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Watch Russia Launch Its Fastest Space Station Cargo Flight Yet on Thursday!

October 11, 2017 10:44 PM
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The Russian space agency Roscosmos is about to make history with its fastest cargo flight ever to the International Space Station, launching early Thursday (Oct. 12), and you can watch it live online.

Roscosmos will launch a Souyuz rocket carrying the robotic cargo ship Progress 38 from Baikonur Cosmodrome in Kasakhstan at 5:32 a.m. EDT (0932 GMT). The cargo ship's superfast trip will bring it to the orbiting lab at 8:56 a.m. EDT (1256 GMT). Total elapsed time from launch to docking will be 3 hours, 24 minutes. You can watch the launch live here, courtesy of NASA TV, beginning at 5:15 a.m. EDT (0915 GMT).

Russia's uncrewed Progress space vehicles are workhorse freighters for the International Space Station. Until recent years, the vehicles, took about two days to reach the space station, as do the crewed Soyuz space capsules that have a similar appearance.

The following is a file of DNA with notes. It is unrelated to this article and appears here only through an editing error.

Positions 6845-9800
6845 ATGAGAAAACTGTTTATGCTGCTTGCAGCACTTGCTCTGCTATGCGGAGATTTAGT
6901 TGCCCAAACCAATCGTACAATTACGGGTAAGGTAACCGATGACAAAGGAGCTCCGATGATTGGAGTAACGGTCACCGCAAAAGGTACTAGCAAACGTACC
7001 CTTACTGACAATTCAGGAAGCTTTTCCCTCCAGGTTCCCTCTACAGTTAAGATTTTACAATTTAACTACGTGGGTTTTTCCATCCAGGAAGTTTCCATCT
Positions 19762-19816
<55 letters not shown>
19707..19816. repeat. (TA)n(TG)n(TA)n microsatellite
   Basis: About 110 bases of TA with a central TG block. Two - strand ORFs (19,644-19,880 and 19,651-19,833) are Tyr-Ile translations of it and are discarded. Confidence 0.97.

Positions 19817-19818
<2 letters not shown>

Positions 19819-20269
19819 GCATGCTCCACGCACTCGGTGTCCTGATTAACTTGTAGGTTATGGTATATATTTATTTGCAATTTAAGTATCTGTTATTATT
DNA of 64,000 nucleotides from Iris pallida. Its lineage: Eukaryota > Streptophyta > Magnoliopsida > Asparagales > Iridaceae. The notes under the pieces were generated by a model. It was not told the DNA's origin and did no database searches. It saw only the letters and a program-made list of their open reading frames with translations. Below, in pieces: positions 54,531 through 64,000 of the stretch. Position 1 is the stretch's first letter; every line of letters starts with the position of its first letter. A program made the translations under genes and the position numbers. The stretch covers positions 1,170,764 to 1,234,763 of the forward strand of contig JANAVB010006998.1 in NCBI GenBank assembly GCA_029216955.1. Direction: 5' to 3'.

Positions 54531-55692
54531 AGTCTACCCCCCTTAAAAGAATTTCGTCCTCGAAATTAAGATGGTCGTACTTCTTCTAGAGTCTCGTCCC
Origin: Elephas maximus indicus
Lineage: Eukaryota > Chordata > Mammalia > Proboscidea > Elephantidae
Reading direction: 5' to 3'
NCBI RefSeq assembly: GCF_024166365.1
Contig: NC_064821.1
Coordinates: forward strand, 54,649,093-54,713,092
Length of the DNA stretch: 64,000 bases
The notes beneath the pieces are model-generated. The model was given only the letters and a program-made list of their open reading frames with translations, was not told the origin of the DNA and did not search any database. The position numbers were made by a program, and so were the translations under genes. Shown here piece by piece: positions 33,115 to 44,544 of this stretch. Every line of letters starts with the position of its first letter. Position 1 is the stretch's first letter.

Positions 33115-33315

But in 2013, Roscosmos cut that flight time for Progress vehicles — and later, the crewed Soyuz capsules — down to about 6 hours, with the spacecraft orbiting Earth four times on their way to the International Space Station. During Thursday's flight, Progress 68 will complete just two orbits of Earth before linking up with the space station. If successful, the streamlined flight plan could cut the time it takes astronauts and cosmonauts to reach the station on future flights, NASA officials said.

"They're starting with cargo," NASA spokesman Gary Jordan told of the Roscosmos flight plan. "Eventually, if everything checks out, it could be transferred to crew launches."

Progress 68 is packed with nearly 3 tons (2.7 metric tons) of food, fuel and supplies for the Expedition 53 crew on the International Space Station. The crew consists of U.S. astronauts Randy Bresnik, Joe Acaba and Mark Vande Hei (all of NASA); Russian cosmonaut Sergey Ryazanskiy; and Italian astronaut Paolo Nespoli of the European Space Agency.

Also read: Billionaire space race heats up as Richard Branson admits he's JEALOUS of Elon Musk's Falcon Heavy rocket launch


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